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Main Diplomacy His inventions save millions of lives every day. The story of Selman Waksman


His inventions save millions of lives every day. The story of Selman Waksman

His inventions save millions of lives every day. The story of Selman Waksman

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Today it is hardly possible to imagine medicine without antibiotics. Many people think that this is the merit of Alexander Fleming, who discovered penicillin. But the truth is that the scientist invented the substance by accident, so it was not pure and it was impossible to store it for a long time. In addition, Fleming did not even think that he was working on the search for the first antibiotic, because in those days there was not even such a term yet. And the concept of "antibiotic" was coined by the Jewish microbiologist Selman Waksman after he discovered the antimicrobial drug - Streptomycin.

Selman Waksman's life began on the territory of the Vinnytsia region, Ukraine. On July 22, 1888, in the town of Novaya Priluka, which is 15 kilometers from Vinnitsa, a boy named Solomon ; in the future - Selman Abraham Waksman.

His parents, a small tenant Jacob and the owner of Freud's shop, had great respect and trepidation for Jewish traditions, so they raised their son in the spirit of Judaism.

1897 - Mishkha, the 2-year-old sister, suffers from diphtheria. The parents couldn't get medicine, the girl died. Selman later recalls that he then decided to dedicate his life to saving people from disease.

According to the laws of the Russian Empire, Solomon Waksman as a Jew had minimal opportunities to receive a good education. But his mother invited tutors, after classes with which he was admitted to the Odessa gymnasium #5. A year after the death of his mother, in 1910, Solomon defended his diploma.

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Selman Waksxman while studying at the Odessa gymnasium â„–5, 1910

At 22, Selman makes the fateful decision to move to America. His uncle Charles Kutsi, who became a professor of philosophy at Columbia University, has lived there for 20 years. His cousin Henry Kutsi created a "community of scholars" that supported gifted Jewish immigrants. Selman counts on their support. He distributes his library to acquaintances and takes a train to the German border with three friends.

He lives on the farm of his cousin Malka and her husband, Mendel Cornblatt in New Jersey. Helps with the farm and study English language. For two years, he has been publishing an article in the magazine "How I raise chickens" and received $ 10.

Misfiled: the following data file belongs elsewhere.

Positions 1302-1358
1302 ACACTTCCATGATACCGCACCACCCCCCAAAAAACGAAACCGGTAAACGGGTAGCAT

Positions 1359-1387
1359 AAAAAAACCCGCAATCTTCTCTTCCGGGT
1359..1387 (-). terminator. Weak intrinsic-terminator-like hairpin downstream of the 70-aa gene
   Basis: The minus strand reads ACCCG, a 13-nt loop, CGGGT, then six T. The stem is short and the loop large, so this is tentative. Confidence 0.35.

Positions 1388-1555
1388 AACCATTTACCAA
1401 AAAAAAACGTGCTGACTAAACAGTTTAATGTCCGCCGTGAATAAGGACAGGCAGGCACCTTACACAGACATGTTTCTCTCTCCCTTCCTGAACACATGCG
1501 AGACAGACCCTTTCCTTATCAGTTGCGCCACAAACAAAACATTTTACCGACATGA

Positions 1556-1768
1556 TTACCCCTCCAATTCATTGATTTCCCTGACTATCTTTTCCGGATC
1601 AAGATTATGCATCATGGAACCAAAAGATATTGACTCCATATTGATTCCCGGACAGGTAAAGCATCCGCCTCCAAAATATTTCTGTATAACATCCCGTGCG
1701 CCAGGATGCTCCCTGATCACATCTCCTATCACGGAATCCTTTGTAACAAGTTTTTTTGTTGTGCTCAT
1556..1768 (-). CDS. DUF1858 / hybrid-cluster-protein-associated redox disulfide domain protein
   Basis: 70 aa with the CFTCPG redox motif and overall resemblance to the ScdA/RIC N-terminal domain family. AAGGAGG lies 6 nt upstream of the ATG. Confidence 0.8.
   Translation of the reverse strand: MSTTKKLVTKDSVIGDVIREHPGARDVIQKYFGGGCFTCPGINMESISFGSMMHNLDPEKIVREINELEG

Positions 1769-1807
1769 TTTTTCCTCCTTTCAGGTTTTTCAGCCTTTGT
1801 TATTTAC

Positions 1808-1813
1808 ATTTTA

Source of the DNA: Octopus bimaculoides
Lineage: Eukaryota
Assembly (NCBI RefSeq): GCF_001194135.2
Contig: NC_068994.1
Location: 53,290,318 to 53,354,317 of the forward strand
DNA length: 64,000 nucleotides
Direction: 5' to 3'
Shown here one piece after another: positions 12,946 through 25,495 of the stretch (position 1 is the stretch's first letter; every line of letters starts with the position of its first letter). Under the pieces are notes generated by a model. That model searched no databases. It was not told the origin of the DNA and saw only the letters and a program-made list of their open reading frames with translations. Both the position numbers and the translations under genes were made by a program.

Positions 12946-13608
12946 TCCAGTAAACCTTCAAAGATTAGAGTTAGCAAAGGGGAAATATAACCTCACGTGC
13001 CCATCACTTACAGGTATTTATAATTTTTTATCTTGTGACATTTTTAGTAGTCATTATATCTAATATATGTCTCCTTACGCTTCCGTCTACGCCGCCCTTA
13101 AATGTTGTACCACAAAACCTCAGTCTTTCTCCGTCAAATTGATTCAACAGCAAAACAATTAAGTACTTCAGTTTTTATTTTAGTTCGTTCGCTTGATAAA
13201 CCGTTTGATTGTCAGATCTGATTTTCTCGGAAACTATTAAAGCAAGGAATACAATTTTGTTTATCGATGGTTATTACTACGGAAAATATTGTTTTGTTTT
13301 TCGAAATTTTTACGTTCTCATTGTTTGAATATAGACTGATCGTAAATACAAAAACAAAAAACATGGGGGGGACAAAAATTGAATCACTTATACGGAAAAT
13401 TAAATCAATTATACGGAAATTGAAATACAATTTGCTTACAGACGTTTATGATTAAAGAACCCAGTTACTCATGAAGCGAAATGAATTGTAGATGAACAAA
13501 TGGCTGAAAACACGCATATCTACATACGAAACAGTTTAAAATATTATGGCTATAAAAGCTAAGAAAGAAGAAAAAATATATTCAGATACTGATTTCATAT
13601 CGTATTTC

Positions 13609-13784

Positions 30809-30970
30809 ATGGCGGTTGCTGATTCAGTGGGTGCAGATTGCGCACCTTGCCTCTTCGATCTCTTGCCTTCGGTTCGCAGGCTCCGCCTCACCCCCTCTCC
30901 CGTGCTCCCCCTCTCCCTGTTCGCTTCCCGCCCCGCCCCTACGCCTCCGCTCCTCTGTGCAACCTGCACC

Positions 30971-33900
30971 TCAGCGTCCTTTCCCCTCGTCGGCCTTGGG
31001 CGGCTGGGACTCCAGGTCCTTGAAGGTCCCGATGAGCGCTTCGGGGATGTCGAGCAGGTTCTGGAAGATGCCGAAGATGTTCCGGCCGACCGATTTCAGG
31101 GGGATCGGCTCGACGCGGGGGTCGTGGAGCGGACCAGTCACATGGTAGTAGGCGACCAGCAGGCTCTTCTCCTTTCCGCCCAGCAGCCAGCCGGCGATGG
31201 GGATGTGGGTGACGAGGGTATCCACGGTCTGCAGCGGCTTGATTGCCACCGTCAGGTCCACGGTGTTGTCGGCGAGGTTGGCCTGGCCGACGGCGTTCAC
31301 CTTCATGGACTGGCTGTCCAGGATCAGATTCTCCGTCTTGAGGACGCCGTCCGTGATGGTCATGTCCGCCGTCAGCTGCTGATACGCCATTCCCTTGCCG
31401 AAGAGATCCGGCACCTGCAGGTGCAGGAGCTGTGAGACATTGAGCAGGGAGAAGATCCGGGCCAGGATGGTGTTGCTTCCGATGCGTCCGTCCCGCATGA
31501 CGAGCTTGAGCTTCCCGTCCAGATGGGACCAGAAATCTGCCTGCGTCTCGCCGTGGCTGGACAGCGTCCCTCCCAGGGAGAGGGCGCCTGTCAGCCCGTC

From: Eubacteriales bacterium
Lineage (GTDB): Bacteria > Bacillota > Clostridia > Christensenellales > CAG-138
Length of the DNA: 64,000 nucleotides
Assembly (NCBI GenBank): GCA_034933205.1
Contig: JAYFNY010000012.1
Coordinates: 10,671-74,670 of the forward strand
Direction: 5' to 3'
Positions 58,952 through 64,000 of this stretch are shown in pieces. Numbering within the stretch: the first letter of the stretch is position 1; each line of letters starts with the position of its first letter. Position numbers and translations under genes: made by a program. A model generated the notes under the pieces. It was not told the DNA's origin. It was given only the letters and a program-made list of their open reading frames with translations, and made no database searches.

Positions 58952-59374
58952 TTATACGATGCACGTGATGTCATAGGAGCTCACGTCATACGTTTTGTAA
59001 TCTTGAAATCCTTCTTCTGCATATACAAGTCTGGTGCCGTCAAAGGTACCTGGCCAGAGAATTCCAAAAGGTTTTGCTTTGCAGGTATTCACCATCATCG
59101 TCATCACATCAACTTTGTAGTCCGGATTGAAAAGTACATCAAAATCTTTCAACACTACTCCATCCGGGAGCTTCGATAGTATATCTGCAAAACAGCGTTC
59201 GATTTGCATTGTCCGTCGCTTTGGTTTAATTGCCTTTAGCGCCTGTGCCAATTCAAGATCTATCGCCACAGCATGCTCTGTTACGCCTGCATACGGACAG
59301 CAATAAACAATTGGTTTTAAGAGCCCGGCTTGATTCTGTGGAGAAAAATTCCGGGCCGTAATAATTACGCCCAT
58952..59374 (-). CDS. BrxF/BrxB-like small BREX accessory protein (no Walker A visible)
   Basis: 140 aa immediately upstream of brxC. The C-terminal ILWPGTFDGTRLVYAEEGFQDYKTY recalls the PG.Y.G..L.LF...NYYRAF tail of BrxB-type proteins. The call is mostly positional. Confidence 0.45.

Working on a farm makes you want to explore the properties of the land to get higher yields and protect animals from disease.

The sister advises visiting the town of New Brunswick near New York, where Rutgers University is located. Selman becomes a student. The future microbiologist devoted himself entirely for research. In 1915 he received his BA in Agricultural Sciences from Rutgers University. He will return to the same university in 1940, but already as a professor of microbiology.

Selman was attracted to research activities from an early age, but he could take it seriously only after moving to a farm. Here his laboratory became … the earth, with the help of which he began to "seek answers to numerous questions about the cyclical nature of life"!

Later Selman will say:

“It all started with Ukrainian black soil. I have always thought about him - both in Odessa and later in the USA ”.

Deborah Mytnyk also comes from Nova Pryluky, now a village in the Lypovets district of the Vinnytsia region. Her brother Pacy was friends with Selman. They came to the United States together. Deborah was invited within a year. The girl worked in New York as a cleaner and gave money to her brother. Waksman loved her since school. When he learned of her move to the United States, he began visiting Customs. In 1916 they married.

Immediately after the wedding, the couple travels to California. Selman enters the University of Berkeley and applies for admission. Receives a scholarship for research. He defended his doctorate in philosophy and returned to Rutgers University.

My mother sang in a Catholic choir in New York and loved to organize musical evenings at home. They were attended by scientists, diplomats, artists, musicians.